Tyson Fury. While much has been made of Tyson Fury's comments both before and after his win over Wladimir Klitschko, sadly his performance has been overlooked. Despite a postponement, a debate over gloves and finally an excessive amount of foam used to pad the ring - Tyson Fury remained calm and focussed to dethrone the dominant Ukrainian. The manner in which Fury took away the champion's jab - and as a result his right hand - is something he simply hasn't received enough credit for. - John. A MacDonald.
Tyson Fury. The world was watching when Fury butchered Klitschko (and Aerosmith) in his own backyard and silenced the doubters with a scrappy but effective performance that appeared to neutralise all of the long-reigning champion’s best weapons. This fighter still has a lot of growing up to do—both in the ring and out of it—but his classic underdog story and outspokenness added some freshness to a division that badly needed to be shaken, not stirred. - Jessi Jackalope.
Tyson Fury. There was only one real choice for this award, Fury defeating the long reigning champion in Wlad Klitschko is a feat that can not get enough praise. Not only did he beat Klitschko but dominated him and left no doubt in the result when the cards were read out. Honorable mention goes to Terry Flanagan who established himself as the premier 135lber in the UK despite not having Sky's backing or influence. - Callum Rudge.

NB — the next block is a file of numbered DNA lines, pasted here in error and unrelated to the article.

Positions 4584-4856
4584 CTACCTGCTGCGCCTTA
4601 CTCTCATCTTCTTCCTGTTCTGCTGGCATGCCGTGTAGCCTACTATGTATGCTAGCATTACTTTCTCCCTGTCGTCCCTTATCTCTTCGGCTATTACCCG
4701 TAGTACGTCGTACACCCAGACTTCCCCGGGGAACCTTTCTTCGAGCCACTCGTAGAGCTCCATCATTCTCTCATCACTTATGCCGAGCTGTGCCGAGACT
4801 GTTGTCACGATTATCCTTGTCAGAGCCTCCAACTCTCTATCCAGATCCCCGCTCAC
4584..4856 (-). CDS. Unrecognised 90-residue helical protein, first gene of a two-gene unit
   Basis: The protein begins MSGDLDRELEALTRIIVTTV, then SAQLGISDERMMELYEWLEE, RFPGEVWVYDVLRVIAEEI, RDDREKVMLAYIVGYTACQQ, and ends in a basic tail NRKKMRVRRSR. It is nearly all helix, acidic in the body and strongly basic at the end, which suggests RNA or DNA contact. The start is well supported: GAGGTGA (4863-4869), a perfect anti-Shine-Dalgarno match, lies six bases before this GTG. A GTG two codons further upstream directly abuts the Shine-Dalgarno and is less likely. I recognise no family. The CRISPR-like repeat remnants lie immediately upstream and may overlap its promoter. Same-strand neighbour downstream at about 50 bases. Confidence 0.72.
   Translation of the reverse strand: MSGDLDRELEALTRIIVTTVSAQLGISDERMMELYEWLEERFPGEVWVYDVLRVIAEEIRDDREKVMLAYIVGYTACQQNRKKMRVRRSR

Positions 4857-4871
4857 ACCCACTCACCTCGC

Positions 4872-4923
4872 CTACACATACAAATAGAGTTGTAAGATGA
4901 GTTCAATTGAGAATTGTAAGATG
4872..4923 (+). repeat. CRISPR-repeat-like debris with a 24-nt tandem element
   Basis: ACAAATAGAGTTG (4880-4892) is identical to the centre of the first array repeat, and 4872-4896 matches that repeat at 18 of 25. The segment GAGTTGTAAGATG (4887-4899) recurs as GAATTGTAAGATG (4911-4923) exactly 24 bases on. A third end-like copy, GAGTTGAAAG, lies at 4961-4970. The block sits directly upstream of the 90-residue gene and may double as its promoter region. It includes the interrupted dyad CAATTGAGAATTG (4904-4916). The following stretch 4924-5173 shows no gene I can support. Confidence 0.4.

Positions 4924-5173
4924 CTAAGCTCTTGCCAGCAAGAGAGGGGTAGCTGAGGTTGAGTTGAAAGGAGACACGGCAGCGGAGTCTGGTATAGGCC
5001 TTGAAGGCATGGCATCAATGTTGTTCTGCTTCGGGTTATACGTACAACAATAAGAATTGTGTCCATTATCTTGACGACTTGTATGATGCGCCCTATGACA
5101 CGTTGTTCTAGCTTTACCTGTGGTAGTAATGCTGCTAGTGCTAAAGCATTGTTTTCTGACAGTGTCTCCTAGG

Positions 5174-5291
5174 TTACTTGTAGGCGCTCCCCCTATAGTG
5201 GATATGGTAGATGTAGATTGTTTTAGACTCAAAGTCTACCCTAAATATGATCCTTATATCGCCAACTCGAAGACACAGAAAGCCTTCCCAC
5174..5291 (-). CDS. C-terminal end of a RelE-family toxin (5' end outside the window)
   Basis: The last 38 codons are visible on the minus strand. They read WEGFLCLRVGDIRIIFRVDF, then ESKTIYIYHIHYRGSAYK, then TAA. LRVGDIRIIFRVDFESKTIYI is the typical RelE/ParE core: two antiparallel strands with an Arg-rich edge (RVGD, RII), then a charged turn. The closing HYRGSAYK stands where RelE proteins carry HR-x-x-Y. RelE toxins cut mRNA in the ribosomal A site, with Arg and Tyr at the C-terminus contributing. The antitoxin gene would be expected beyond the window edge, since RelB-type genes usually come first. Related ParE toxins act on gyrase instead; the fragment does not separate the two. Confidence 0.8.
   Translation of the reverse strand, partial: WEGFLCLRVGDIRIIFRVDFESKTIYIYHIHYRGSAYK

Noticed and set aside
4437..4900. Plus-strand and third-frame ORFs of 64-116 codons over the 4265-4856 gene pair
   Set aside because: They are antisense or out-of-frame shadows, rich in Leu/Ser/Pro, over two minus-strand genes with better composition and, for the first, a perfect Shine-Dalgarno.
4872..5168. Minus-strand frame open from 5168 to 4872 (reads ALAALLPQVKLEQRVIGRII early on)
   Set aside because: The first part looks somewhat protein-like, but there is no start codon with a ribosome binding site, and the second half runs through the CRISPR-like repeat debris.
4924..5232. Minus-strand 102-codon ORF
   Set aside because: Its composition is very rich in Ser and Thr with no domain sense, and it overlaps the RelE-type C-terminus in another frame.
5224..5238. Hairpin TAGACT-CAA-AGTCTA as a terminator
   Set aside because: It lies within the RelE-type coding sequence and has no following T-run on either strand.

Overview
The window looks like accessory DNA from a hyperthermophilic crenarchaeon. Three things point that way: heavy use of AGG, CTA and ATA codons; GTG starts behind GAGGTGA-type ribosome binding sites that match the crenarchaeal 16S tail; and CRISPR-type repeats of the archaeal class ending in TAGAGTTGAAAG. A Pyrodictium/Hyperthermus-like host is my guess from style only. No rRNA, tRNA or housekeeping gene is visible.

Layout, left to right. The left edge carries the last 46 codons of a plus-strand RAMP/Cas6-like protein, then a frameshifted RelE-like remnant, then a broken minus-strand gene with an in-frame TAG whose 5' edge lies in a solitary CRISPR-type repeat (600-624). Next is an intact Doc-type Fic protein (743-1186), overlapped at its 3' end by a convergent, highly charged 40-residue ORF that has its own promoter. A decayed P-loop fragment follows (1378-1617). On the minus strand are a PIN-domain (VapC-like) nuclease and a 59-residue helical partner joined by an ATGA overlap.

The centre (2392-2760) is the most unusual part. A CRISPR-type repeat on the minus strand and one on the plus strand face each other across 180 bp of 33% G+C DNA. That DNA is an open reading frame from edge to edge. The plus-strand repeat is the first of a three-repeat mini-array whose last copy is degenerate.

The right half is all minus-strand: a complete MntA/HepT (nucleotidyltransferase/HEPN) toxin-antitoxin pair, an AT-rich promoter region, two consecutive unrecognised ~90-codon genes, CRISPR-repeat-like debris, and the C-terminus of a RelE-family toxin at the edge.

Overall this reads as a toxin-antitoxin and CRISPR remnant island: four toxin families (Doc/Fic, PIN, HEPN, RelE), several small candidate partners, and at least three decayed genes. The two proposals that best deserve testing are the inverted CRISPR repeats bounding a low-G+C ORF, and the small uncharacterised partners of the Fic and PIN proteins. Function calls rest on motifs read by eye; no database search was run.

Tyson Fury. Beating a longstanding, arguably top 15 heavyweight of all time away from home when pretty much the whole boxing world thought you would lose doesn't just eclipse the achievement's of any other British fighter in 2015, it pretty much renders them irrelevant. Jamie McDonnell was my pick up for British fighter of the year until big Tyson shocked the world and changed the heavyweight landscape in 36 minutes of brilliance! - Danny Winterbottom.
Tyson Fury. It wasn't a great fight, and I'm not sure he'll have a long reign, but if he'd lost to Wlad Klitschko the boxing world would've shrugged shoulders and moved on. By going on the road and taking the belts, Fury has made the glamour division seem competitive and interesting again. - TKO Radio.
Tyson Fury. Fury became Britain’s third legitimate heavyweight champion in history with his astonishing victory over Wladimir Klitschko – enough to earn him a knighthood if he’d been as lovable as Henry Cooper or Frank Bruno (which he is, really, at the bottom of him). In a year when British fighters picked up more world title belts than any other year in history, Fury was the only one who finished the year as a legitimate champion. That doesn’t happen very often. It was victory of nerve and gumption, chutzpah and derring-do. Could anyone other than Fury have pulled that off? - Andrew Harrison.
Boxingmonthly.com ‘UK Fighter Of The Year 2015.’ – Tyson Fury.